You know it when you see it: the uninspired trade show booth.

old_spongebob_vs__new_spongebob_by_rabidragdoll-d4lefsc-1The trick, of course, is recognizing the same tired qualities in your own trade show booth so that you know when the time is right to make some changes in your strategy. Keep in mind that the changes in trade show booth designs don’t have to be extensive; sometimes even minor tweaks can reinvigorate your old, tired trade show presence.

If you find that you can’t be objective about your trade show booth, ask a colleague or an unbiased third party to help you. Walk him or her through it, from your greeting to your send-off. Deliver your pitch. Ask him or her to give your booth “the full 360” audit. Then ask for an assessment of key details regarding trade show booth designs that might be saddling you with the uninspiring, boring label. Hers a few that may surface:

  • olddisplay-017897-editedWorn out or damaged display cases, frames, counters and tables (which will look decidedly shabby individually and collectively).
  • Carpeting or flooring that is in disrepair (or worse, poses a safety hazard to trade show attendants)
  • Banners that are patched together, stained or faded (fine as a response to an emergency but amateurish under normal conditions).
  • Outdated technology (which will tag your company as outdated, too).
  • Of course, if your finding more and more things not operating properly, falling apart, or leaving you in a bind your booth has seen better days. Time for a change…

Although there are no hard and fast rules about how often a trade show booth should be retooled, if your company has been rolling out the same product for three years, it’s probably time to freshen things up. Confirm your hunch by evaluating a few key indicators:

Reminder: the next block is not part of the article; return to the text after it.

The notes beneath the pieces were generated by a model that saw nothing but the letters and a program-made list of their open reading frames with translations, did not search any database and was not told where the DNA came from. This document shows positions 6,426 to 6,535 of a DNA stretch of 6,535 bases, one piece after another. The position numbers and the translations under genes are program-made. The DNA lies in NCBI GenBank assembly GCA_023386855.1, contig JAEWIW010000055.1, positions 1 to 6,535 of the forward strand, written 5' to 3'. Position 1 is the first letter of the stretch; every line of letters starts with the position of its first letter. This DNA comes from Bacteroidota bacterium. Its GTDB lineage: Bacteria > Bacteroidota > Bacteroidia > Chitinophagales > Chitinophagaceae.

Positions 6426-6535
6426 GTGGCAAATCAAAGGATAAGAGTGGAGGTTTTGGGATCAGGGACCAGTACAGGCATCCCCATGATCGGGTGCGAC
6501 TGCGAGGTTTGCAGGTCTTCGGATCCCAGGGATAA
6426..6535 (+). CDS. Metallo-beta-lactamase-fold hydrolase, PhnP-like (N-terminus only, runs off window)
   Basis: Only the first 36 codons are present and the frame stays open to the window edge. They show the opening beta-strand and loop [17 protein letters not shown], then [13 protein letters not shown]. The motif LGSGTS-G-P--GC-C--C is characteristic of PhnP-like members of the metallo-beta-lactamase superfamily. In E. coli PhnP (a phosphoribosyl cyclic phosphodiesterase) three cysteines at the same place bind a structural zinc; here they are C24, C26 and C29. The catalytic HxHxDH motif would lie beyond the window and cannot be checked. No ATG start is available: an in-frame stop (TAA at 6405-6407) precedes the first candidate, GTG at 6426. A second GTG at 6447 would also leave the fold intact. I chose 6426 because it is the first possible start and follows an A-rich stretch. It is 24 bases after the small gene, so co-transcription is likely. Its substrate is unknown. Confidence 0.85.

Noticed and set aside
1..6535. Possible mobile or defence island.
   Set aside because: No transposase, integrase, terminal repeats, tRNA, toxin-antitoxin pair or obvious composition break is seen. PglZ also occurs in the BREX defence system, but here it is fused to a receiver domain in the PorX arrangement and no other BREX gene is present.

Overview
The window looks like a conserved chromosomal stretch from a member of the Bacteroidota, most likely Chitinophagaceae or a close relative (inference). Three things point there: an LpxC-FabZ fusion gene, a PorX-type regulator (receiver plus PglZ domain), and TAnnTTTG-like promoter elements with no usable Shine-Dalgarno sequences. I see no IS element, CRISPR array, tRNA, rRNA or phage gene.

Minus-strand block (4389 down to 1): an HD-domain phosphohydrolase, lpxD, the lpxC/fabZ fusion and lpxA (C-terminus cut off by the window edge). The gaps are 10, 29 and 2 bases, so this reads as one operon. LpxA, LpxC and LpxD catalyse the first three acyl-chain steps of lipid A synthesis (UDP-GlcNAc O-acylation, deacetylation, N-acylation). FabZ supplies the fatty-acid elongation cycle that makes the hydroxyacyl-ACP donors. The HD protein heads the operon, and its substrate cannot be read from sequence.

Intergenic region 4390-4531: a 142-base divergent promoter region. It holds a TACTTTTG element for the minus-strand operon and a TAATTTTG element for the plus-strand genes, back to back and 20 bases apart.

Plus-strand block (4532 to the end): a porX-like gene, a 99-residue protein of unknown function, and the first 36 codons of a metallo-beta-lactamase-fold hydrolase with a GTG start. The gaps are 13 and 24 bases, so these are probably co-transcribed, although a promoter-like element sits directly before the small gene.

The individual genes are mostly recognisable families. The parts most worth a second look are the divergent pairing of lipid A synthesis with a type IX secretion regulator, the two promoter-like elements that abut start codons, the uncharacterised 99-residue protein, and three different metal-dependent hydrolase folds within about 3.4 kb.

• A drop in traffic or attendees spending less time in your booth (and there’s always those that don’t hesitate to make faces and comment negatively
  • A noticeable decrease in enthusiasm among your booth staff, who should be your very best ambassadors.
  • Frustration with booth builders, union workers and booth designers.

The first point might be much more obvious, but don’t underestimate the influence of the second. In other words, if your trade show booth looks tired and uninspiring, the people behind it are bound to feel hard-pressed to compensate for it.

It’s a well-known tenet on the trade show circuit that you don’t need the biggest, most expensive booth with a top-paid celebrity to enjoy success at a trade show. But recognizing the signs of a dated trade show booth – and then setting out to choose some new trade show booth designs – could very well mean the difference between an uninspiring and inspiring outcome (and of course a big ROI).